Stretching 25 feet alongside a pharmacy in the heart of Istanbul’s Şişli district, just a three-minute stroll from Osmanbey metro station (Pangaltı exit), lies Uğur’s fruit and vegetable stand. Day in and day out, come rain or shine, Uğur sits and smiles, utterly engulfed by the fruits and vegetables he sells. Hundreds of people stop by his stand every day: family, old childhood friends, local politicians, tourists. He asks them simply what they need and gracefully bags and weighs the produce on an old scale before placing it gently in their hands. He’s more than just a manav, or greengrocer; he’s an uncle for the local children passing by, a walking, talking cookbook, a neighborhood encyclopedia, a walk-by shrink. He and his brothers are part and parcel of daily life in Istanbul, flag-bearers of food tradition from days of Ottoman old.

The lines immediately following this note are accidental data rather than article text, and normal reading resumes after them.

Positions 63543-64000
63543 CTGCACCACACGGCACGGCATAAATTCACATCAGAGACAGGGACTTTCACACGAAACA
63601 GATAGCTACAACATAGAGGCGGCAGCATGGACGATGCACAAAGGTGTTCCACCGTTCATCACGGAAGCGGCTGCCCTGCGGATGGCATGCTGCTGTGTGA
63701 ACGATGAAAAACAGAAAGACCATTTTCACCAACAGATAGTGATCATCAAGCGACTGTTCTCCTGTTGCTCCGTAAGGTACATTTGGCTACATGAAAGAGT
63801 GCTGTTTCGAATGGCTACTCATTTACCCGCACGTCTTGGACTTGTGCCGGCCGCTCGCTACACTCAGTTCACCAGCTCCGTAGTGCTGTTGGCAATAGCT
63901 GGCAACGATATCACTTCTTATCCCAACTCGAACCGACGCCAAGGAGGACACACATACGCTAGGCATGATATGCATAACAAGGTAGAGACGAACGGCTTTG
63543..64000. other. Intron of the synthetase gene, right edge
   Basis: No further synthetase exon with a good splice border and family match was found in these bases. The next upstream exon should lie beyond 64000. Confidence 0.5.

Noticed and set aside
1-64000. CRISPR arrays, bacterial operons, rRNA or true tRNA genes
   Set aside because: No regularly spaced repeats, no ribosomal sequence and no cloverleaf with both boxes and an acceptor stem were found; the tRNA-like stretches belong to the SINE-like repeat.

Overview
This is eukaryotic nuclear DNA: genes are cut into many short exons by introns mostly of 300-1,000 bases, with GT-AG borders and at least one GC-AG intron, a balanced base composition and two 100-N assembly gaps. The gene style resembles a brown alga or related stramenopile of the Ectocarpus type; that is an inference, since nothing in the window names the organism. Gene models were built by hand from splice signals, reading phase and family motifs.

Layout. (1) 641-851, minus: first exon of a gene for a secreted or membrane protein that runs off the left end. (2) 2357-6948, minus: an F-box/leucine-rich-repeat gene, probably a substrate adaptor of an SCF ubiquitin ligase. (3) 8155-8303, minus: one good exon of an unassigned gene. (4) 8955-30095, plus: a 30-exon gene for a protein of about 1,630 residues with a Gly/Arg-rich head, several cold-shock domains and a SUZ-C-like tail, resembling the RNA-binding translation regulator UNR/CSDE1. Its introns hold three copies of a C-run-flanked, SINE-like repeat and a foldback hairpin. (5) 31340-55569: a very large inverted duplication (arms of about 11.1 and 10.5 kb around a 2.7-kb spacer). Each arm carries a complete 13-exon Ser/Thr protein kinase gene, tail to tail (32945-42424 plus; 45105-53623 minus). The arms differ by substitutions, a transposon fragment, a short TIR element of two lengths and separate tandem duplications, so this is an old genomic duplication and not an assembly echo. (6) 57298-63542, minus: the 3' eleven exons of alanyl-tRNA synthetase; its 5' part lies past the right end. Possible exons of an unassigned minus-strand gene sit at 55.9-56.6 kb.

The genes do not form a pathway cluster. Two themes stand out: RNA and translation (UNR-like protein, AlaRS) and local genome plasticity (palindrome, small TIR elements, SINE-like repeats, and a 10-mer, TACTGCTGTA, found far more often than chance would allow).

Overflowing with produce, Uğur’s teeming stand is a succulent sight to behold, a produce eater’s paradise. Among the vibrant mosaic of fruits and vegetables are mottled anjelika plums of dark wine and coral, miniature pears from Izmir, speckled and striped pepino (otherwise known as sweet cucumber) and even glass jars of homemade zeytinyağlı kudret narı, a mixture of Indian bitter melon and olive oil that has medicinal properties, such as treating stomach ailments. Flowers and herbs adorn the stand and a sky-blue hand-held radio plays songs of Cem Karaca and other classic Turkish artists.
Read the rest of the feature at Culinary Backstreets .